In my experience there is a fundamental difference between design and art. They are not incompatible, just different.

The game designer is much like the "music composer" for an opera. The music composer needs to be both a craftsman who understand the rules of composing music as well as an artist who makes the music convey an impression to the audience. These two faces of the music piece are related.

They can however also be separated. The artist may be a pop singer and the composer may be a production team.

The big difference between art and design is that design is a process which iterates anything for reaching more or less well defined goals, while art convey some type of message. I would argue that the art form of game development benefit from both of these perspectives.

A game design without some artistic message will be a bit of a struggle to create, an artistic game which fail to follow the principles of iterating its value will deliver its message less well than if the game has been designed to a flawless state.

oskar: this is an interesting commentary, but I'm not sure how much it bears on this specific issue. There's no doubt that artistic goals are achieved in videogames. My problem here is that the Round Table's focus was on converting from an artwork to a game form, and I found this impossible to do in the context I choose. I just can't make a game design do what impressionist paintings do for me. But I'm open to the idea that someone else could! :)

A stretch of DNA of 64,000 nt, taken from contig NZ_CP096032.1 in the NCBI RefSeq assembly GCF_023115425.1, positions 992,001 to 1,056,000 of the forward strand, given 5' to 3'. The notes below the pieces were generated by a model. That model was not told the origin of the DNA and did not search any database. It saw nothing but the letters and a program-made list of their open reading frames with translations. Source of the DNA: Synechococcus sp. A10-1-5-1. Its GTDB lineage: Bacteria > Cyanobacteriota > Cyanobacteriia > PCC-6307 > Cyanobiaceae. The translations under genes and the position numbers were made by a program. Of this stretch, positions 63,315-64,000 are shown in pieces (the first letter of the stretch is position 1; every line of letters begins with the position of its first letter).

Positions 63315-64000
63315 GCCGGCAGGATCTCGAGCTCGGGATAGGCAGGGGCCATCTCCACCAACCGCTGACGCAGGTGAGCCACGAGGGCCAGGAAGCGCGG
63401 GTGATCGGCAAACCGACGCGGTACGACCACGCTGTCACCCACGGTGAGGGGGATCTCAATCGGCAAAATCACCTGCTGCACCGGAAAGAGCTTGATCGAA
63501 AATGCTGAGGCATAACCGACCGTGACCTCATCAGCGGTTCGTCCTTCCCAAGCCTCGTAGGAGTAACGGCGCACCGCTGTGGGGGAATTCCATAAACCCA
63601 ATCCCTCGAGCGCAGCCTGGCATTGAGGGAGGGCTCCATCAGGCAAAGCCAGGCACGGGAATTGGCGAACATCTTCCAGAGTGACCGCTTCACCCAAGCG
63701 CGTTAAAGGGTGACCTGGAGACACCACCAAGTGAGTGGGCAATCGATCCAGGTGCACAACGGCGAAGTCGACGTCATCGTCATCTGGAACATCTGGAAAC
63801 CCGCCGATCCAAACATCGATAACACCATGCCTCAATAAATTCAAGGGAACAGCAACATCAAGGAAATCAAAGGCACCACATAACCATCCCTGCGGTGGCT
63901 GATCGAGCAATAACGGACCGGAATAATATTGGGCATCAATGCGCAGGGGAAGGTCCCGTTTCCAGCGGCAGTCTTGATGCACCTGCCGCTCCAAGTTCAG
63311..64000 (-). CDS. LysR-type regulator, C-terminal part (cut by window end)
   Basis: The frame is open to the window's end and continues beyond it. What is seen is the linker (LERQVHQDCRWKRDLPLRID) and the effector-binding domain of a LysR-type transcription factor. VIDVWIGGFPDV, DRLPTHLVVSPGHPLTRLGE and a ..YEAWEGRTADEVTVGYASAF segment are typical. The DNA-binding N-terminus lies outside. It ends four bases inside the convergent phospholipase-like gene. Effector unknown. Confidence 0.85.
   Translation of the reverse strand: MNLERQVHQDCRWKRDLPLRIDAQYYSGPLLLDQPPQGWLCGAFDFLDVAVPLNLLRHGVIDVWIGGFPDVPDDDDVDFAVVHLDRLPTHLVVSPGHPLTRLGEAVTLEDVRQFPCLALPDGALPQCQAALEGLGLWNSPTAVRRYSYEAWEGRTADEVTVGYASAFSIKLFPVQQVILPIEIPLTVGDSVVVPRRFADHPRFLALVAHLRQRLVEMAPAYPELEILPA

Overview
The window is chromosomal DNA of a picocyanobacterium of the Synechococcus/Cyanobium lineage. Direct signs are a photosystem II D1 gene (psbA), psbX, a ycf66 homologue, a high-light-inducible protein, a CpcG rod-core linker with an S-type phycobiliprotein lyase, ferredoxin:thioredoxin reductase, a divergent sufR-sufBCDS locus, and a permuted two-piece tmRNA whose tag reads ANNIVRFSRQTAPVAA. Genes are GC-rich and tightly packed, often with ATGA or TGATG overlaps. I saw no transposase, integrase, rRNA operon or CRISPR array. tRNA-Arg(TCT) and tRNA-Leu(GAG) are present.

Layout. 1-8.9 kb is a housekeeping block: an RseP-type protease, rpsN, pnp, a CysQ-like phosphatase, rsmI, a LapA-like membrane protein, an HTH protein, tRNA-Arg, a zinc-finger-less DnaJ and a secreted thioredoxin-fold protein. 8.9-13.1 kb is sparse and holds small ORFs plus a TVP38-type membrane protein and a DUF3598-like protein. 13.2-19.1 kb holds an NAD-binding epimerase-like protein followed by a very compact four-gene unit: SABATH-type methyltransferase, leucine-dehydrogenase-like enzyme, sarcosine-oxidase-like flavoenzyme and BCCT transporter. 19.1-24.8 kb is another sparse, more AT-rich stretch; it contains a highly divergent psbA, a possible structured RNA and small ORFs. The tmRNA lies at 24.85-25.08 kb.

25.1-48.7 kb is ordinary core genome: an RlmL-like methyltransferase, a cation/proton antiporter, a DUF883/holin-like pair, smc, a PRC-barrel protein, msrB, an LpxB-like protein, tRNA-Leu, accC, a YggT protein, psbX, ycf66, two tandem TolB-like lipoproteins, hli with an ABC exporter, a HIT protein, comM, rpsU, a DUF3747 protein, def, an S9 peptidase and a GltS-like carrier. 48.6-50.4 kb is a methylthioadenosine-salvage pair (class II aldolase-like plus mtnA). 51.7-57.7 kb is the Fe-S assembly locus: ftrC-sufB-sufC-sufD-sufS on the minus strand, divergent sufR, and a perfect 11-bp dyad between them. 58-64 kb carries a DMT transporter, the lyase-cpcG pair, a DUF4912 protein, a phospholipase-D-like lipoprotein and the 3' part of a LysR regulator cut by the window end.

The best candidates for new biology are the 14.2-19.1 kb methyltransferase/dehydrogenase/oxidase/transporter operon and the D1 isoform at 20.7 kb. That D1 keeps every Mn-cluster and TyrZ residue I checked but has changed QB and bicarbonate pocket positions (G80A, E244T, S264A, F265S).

Thanks for commenting!

Now I know I'll be swimming in deep waters, I might argue that I think that you can.

For the argument to fit I'll have to start with some extremely reductionist definitions of art forms.

The form of music is sound.

The form of painting is image.

The form of game is consequence.

To meet your goal (if I understood it correctly) your game consequence will need to strike hard and fast. This is where design diverges from art. Design may not be the process of creation for this piece. From my perspective the design process is too concious about securing the user experience.

The artist on the other hand...

Oskar: great comment, but I can't map it into my own mental space! :)

My problem is that my experience of impressionism is *non-conscious* - but my experience of games (and for that matter, narrative) is always *conscious*. It is this that I cannot bridge.

Interesting perspective, though!